Charles Kindleberger define a bubble as a sharp rise in price of an asset or a range of assets in a continuous process, with the initial rise generating expectations of further rises and attracting new buyers - generally speculators interested in profits from trading in the asset rather than its use or earning capacity. The rise is usually followed by a reversal of expectations and a sharp decline in price often resulting in a financial crisis.
Prices of houses go through cycles with highs and lows. Periods of boom when the prices are on an upward spiral constitute the highs and at the point such prices are not supported by the economic fundamentals, a house bubble is said to exist. The lows are characterized by a rapid decline in the prices and can result in many owners holding negative equity at which point the mortgage debt used to finance the house acquisition is more than the value of the house (Ouma, 2011).
The detection of bubbles in the housing market
The existence of price bubbles can be implied by the relationship between real estate prices and macroeconomic variables.
- If real estate prices are in line with variations of macroeconomic variables, or a price change can be explained by both fundamentals and reasonable shifts, the assumption of a price bubble can be rejected (Hui and Yue, 2006).
- Additionally, the order of integration of the series can indicate us the presence of bubbles. Thus, for example, if housing prices are explosive, presenting non-stationary behaviour or unit roots, or, in a fractional context, orders of integration equal to or higher than 1, and this order of integration is higher than the one produced by the economic fundamentals, we can also get some evidence of a bubble in the housing market.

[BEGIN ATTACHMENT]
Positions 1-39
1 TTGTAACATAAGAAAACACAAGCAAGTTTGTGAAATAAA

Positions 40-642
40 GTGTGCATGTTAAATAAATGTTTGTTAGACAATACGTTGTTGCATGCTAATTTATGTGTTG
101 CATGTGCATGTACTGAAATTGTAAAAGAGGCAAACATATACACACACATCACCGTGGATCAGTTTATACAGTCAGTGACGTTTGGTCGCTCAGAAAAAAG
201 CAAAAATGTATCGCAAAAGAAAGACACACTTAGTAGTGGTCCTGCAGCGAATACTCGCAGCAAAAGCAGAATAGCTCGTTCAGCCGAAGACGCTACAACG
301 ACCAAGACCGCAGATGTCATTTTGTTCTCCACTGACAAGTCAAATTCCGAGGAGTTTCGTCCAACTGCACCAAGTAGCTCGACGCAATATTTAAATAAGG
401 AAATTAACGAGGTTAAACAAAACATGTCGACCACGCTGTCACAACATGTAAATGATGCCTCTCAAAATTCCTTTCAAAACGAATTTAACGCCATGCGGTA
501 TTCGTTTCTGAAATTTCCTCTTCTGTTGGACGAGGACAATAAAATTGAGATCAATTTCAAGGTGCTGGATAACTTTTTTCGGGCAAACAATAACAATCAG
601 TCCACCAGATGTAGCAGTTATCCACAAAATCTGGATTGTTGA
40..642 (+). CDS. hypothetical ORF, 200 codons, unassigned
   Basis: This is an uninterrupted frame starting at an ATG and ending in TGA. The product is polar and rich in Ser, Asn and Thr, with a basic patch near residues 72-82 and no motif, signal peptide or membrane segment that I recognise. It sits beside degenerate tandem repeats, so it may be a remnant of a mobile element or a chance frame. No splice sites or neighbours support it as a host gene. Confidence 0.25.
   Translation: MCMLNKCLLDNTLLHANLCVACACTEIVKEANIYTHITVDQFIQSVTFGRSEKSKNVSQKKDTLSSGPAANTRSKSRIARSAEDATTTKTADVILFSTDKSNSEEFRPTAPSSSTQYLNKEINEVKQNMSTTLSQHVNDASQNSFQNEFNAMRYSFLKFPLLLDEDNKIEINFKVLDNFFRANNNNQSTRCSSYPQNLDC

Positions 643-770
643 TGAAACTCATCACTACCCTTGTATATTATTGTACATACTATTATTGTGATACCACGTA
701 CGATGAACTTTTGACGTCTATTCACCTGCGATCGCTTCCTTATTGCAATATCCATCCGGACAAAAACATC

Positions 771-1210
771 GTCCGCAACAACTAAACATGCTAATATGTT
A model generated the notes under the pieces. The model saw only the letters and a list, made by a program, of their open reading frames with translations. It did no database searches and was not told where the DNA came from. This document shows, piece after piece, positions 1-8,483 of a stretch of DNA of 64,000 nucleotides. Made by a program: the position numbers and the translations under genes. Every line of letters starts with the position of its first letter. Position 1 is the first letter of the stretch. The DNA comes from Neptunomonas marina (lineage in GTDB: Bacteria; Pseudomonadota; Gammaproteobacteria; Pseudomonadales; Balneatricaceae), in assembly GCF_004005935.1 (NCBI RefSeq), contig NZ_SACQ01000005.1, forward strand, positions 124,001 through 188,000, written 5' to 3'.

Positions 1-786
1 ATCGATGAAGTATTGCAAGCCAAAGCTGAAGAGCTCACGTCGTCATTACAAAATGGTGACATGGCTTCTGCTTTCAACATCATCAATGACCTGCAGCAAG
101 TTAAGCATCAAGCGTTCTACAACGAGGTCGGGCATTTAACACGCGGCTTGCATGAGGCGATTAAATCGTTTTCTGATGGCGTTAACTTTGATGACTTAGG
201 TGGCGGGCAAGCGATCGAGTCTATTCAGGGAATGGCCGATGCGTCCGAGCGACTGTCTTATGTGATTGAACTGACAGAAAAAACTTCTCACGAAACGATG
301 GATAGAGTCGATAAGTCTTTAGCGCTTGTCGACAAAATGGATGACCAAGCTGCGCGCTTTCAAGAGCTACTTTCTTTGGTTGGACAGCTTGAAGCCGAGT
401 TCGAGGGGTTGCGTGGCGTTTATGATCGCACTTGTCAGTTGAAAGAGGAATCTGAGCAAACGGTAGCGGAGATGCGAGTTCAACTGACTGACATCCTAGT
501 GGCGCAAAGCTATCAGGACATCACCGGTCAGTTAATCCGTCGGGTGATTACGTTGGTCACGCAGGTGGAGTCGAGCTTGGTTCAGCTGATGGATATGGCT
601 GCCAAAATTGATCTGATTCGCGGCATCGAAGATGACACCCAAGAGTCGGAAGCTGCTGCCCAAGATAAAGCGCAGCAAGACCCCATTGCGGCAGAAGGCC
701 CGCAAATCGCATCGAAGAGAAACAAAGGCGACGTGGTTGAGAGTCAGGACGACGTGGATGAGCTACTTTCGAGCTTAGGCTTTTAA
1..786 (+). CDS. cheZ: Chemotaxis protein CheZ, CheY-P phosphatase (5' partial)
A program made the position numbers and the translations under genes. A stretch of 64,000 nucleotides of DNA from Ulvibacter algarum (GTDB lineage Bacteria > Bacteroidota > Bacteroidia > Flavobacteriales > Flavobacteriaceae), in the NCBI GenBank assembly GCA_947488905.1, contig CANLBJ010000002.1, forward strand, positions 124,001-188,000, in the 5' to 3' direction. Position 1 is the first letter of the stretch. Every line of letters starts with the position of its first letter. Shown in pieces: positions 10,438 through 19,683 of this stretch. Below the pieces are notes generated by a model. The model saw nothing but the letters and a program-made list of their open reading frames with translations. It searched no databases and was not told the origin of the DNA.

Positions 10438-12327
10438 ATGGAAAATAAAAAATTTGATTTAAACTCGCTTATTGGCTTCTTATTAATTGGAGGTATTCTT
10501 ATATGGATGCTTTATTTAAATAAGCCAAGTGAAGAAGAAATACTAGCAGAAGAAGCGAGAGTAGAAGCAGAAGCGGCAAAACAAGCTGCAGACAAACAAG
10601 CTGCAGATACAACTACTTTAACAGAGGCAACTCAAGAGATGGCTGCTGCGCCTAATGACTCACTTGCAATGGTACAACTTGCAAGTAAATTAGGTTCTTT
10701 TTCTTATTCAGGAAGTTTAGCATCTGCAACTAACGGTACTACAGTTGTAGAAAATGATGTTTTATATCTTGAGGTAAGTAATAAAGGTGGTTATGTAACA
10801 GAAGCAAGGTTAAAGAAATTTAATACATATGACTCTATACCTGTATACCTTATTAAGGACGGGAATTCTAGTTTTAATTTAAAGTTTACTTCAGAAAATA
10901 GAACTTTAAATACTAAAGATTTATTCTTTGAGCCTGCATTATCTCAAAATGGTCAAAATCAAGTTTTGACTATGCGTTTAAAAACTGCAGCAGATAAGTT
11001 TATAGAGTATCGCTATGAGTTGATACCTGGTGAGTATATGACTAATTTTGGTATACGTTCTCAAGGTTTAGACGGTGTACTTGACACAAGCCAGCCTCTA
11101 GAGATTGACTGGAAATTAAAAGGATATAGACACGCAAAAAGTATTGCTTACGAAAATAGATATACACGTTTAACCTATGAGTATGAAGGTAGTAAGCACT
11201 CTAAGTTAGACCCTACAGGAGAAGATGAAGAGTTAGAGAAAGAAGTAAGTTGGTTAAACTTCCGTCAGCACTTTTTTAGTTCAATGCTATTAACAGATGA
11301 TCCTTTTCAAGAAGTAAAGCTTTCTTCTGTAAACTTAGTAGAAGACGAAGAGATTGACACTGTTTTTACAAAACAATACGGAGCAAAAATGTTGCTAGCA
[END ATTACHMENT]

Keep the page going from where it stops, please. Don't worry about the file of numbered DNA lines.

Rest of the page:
- Methods of detecting a bubble
- One widely used method is cointegration. This model is used to test whether house prices or growth of house prices share common stochastic trends with economic forces, and if house prices do not deviate in the long run from fundamental economic variables there is no evidence for bubble.
- Fractionally integrated techniques are used first as a robust test for the unit roots but also in their own to analyze the existence of bubbles if the estimated fractional differencing parameter for the house price index is equal to or higher than 1.
Source: Kibunyi, Duncan & Ndiritu, Simon Wagura & Carcel, Hector & Gil-Alana, Luis. (2017). Real estate prices in Kenya: is there a bubble?. Journal of Housing and the Built Environment. 10.1007/s10901-017-9541-x.